in addition to weekly problem sets. Each lecturer should report
not only the grade but also strengths and weaknesses of the student
(based, for example, on the homeworks and in-class interactions) to the option representative.
At the discretion of the Executive Officer (EO), students who have failed
to meet the above grade minimums will be re-tested in specific courses during
or in addition to the regular Qualifying Exam.
RESEARCH.
We expect all of our First year students to undertake significant research
during the first 12 months. The research program can be modest during
the 9 academic months but is expected to ramp us significantly
by the 3-month Summer quarter. The student is free to choose
the research advisor and the particular project. Research credits may be
earned through Ay 142, or if only e.g. reading and attending group meetings
but not doing any actual development work, then Ay 143 is more appropriate.
Students may conduct research related activities without signing up
for Ay142/143; many more than the minimum number of required units in these
research "courses" will be attained over the duration of the Ph.D.
We have designed a system to cater to students entering graduate school
with different levels of preparedness: some students may wish to explore
different alternatives for research during the first two years, while
others may already have a clear idea of which area of research they wish to
work in. The present system was set up to make it easy for you to choose
the approach best suited to your needs. Should you be unsure of the area
in which you would like to specialize, then you are encouraged to explore
different possibilities during your first two years.
The option holds the strong view that students should be involved deeply
in research as soon as possible. After all, undertaking research is the
prime goal of any graduate program. We do recognize that some students
come from an undergraduate program with little or no astronomy background.
The best plan for such students may often be to concentrate on the course
work during their first three quarters. On the other hand, students with
strong astronomy backgrounds are encouraged to undertake research as early
as possible during the academic year. Some students arrive early, during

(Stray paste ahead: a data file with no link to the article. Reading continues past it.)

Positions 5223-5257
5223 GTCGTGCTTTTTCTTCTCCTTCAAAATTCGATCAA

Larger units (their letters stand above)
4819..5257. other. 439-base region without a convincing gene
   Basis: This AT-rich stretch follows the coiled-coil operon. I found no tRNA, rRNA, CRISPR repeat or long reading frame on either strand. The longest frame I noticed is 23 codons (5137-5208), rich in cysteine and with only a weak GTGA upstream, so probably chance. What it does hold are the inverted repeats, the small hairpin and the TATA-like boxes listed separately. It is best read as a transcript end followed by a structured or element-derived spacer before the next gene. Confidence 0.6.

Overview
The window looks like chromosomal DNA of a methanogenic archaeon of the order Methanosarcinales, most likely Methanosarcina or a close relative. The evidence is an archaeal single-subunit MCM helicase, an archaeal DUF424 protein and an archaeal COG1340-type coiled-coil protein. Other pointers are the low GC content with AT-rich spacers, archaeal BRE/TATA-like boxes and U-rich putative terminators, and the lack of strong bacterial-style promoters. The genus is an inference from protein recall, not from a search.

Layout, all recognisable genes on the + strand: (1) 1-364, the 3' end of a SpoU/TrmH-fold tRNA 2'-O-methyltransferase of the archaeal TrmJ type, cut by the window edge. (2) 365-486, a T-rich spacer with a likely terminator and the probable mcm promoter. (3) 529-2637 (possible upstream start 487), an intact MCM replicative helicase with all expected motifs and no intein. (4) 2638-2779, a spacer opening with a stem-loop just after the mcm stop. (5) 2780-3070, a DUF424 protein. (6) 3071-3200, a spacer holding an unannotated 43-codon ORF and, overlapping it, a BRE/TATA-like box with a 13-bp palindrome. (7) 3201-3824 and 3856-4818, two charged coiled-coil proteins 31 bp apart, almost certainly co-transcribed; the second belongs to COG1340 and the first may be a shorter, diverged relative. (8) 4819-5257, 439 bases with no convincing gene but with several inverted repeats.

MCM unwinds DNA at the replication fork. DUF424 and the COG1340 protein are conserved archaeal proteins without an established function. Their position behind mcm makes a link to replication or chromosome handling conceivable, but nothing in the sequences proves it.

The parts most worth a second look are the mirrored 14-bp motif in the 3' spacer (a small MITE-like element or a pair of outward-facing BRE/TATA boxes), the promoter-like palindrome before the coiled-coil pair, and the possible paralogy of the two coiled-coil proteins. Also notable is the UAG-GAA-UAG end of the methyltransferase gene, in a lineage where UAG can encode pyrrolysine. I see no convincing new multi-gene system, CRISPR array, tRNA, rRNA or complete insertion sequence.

Summer period before the First year, to engage in research.
Regardless of entry point (summer before, during academic year, summer after),
all First year students are expected to be engaged in serious research.
In consultation with an advisor, the student is expected to carry out
a small research project that will be presented as part of the Qualifying Exam.
While not essential, we do recommend that the project be chosen so that
the end result (which make take beyond the time of the Qualifying Exam)
is a publishable paper.
PROFESSIONAL DEVELOPMENT.
Preparation for independent research requires not only deep familiarity
with a particular specialized field, but also a broad understanding of
other areas of astronomy and their interconnections. To this end, we
expect students to broaden their horizon by attending (at the very least)
the weekly colloquim and participating in the Journal club and seminar
courses (e.g. Ay 2xx series classes when offered). As part of general
responsibility for your own graduate education, you should also engage in
self study of review papers in various fields.
The option representative is the default academic advisor of all first-year
and second-year students in Ay. During this time period students will also engage
in research, so will have a research advisor. We encourage each student
to identify - in addition to the above - another member of the faculty
who can serve as a professional mentor. Students should report the mentor choice
to the option representative towards the end of the first academic year
when sufficient familiarity with the faculty has been made.